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  1. If I read a file and copy it to another file through .NET Streams will the total size of the file occupy the memory at any moment? Or will the bytes be discarded as soon as they are used?
  2. If the naive approach doesn't saves memory would buffered Streams do it?
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Great question! :) –  overslacked Feb 26 '09 at 19:07

4 Answers 4

up vote 13 down vote accepted

If you stream your copying, i.e. read a buffer, write a buffer, read a buffer, write a buffer etc until you've run out of data, it will only take as much memory as the buffer size. I expect File.Copy to do this (in the native Windows code, admittedly).

If you want to do it yourself, use something like this:

public void CopyData(Stream input, Stream output)
    byte[] buffer = new byte[32 * 1024];
    int read;
    while ((read = input.Read(buffer, 0, buffer.Length)) > 0)
        output.Write(buffer, 0, read);

This will only take 32K however big the stream is.

EDIT: As noted in the comments, the streams may well have their own buffers as well, but the point is that you could still transfer a very large file without running out of memory.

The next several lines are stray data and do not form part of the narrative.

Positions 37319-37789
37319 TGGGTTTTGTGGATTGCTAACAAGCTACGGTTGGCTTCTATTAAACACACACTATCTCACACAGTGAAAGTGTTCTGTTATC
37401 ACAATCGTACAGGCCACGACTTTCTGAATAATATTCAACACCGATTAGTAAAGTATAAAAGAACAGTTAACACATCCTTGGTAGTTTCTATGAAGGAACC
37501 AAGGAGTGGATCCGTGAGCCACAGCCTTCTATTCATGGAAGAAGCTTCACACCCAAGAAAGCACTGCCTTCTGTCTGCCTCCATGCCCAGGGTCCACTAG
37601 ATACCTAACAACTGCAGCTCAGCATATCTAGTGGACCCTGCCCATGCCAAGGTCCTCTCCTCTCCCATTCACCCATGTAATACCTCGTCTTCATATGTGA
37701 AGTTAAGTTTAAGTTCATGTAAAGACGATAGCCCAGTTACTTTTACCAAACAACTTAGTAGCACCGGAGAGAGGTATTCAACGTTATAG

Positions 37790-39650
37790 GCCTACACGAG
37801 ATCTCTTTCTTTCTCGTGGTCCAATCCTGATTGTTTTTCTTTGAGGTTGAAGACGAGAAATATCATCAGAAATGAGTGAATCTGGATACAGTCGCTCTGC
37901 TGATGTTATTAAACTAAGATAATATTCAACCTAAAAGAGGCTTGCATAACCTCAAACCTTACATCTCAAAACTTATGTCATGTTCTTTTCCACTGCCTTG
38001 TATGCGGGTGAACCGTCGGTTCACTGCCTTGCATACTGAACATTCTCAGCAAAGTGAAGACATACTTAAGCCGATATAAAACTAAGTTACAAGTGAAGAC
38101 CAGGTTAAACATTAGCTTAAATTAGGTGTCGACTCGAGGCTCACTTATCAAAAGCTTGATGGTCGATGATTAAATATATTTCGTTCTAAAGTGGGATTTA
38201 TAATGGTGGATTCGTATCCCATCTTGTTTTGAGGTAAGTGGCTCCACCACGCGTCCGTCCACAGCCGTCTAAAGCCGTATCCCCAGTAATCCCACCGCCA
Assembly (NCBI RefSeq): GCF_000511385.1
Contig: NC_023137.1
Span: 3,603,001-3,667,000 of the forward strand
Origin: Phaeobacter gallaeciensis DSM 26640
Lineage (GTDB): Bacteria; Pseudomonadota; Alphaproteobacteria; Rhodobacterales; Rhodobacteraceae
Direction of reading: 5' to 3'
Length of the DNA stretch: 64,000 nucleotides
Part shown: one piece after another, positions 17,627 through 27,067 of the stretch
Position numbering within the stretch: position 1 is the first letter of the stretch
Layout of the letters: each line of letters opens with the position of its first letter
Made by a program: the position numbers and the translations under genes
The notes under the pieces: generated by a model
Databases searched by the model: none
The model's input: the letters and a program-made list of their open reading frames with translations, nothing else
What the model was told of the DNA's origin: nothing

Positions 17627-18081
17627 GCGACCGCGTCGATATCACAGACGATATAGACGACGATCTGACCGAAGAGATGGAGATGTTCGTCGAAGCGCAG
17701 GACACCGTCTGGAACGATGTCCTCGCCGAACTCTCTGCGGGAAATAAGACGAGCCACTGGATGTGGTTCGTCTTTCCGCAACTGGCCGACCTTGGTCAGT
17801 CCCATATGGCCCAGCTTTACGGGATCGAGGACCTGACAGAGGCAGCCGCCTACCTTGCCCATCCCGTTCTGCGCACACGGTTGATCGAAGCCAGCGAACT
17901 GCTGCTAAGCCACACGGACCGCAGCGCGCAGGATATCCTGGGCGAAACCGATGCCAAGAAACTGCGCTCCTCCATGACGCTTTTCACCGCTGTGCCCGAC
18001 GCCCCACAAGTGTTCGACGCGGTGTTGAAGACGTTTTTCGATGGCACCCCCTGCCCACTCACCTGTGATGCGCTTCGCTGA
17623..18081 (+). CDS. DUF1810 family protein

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... + the size of any internal buffers used by the Stream (FileStream uses an internal buffer whose size defaults to 4K) –  Joe Feb 26 '09 at 19:17
.NET FileStreams have their own internal buffers. So using the above code with FileStreams probably takes slightly more than 32K of memory (32K + whatever the size of FileStream's internal buffer is). But in any case, a constant amount of memory is used with this technique. –  C. Dragon 76 Feb 26 '09 at 19:21
Good points, both of you. Updating... –  Jon Skeet Feb 26 '09 at 19:39

If you call something like ReadToEnd() then yes, the contents of the file will be loaded into memory. You're correct in guessing that using a buffer is the appropriate approach to ensure that only a subset of the file's data is loaded into memory at any given time.

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No, the whole file won't be loaded into memory.

The memory footprint will depend on the size of buffers you use for reading and writing, and any internal buffers maintained by the stream.

The FileStream class uses an internal buffer whose size can be specified in a constructor overload and which defaults to 0x1000 bytes (probably implementation dependent - this value was obtained by examining the FileStream class using Lutz Reflector).

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It really depends on your methodology. If you are using the stream as a temporary endpoint with ReadToEnd(), you can load the entire file in memory. If instead, you are buffering, you will not use more than a bit of overhead over the buffer size.

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Brief note: ReadToEnd() exists on TextReader, not Stream. –  Jon Skeet Feb 26 '09 at 19:40

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